THERE ARE SO many roles and postures to avoid in responding to the revelations concerning Reps. Dan Crane (R-Ill.) and Gerry Studds (D- Mass.). The first was revealed to have had repeated sexual relations with a 17-year-old female page a few years back, the second to have had repeated sexual relations with a male page who says he may have been 16 at the time 10 years ago when the brief relationship was begun. One doesn't want to gloat. One doesn't want to sneer. One doesn't want to be guilty of an ungenerous or unforgiving failure of human sympathy. And in fact all these one-doesn't-want-to's seemed to prevail in Washington from the moment the news about the two men was released.
Rep. Crane's tears on TV and Rep. Studds' enforced facing up to public disclosure of his homosexuality were both disarming, quieting moments, and they reinforced this initial instinct, a kind of combination of embarrassment and reserve. As public scandals went, these were both surely classic eye-averters; not even the introduction of the predictable political gloss--Rep. Crane's father speaking of the responsibility of corrupt "Washington" in his son's misconduct and various others seeing something noble in Rep. Studds' public admission--seemed able to get many people to think about what had happened. Yesterday, of course, the House finally did. It made the character of its condemnation of the two men more severe than what had been recommended by its ethics committee. The House voted not merely to "reprimand" Reps. Crane and Studds, as the committee had suggested it do, but rather to censure them--a considerably stronger action.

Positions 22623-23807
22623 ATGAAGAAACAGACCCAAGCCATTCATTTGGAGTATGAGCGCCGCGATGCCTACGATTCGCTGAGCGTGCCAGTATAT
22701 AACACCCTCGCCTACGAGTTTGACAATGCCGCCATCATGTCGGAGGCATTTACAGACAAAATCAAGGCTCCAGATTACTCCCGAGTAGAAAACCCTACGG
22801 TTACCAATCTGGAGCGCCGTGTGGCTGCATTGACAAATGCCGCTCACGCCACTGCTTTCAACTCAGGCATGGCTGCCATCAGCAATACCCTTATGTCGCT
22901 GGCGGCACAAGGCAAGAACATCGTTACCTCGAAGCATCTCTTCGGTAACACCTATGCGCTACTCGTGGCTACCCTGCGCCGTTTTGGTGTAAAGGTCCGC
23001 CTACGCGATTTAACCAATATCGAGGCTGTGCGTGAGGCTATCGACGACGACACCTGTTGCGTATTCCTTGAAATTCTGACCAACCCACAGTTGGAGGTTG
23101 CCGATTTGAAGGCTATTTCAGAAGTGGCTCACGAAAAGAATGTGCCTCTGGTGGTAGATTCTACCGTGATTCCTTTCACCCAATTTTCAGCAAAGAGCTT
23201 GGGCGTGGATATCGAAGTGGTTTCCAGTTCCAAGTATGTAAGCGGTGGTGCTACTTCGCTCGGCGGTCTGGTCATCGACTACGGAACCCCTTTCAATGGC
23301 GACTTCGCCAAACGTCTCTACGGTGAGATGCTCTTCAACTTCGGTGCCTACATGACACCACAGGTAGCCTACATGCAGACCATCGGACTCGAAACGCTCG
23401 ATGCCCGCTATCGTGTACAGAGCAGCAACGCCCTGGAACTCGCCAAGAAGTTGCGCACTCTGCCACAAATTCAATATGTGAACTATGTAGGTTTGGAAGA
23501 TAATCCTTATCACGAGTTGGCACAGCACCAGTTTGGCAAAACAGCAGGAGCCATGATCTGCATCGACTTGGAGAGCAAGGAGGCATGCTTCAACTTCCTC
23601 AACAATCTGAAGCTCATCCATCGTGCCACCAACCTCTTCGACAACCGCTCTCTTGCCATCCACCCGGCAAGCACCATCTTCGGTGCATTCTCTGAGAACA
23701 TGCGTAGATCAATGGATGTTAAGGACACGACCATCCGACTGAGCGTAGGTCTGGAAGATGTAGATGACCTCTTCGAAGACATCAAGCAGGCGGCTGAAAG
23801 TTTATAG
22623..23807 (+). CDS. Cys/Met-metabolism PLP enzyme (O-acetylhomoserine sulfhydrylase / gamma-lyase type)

We think the House was right to do that. For whatever claims the plight of the two men may make on one's sympathy, these claims neither conflict with nor render invalid the simple, controlling truth of the situation. That truth is that in engaging in sexual acts with young congressional employees entrusted to their care by parents and teachers and others who believe the congressmen will not misuse them, these men were guilty of a terrible failure of decency and responsibility. They abused their office and they abused their young wards--and the House could hardly do less than it did.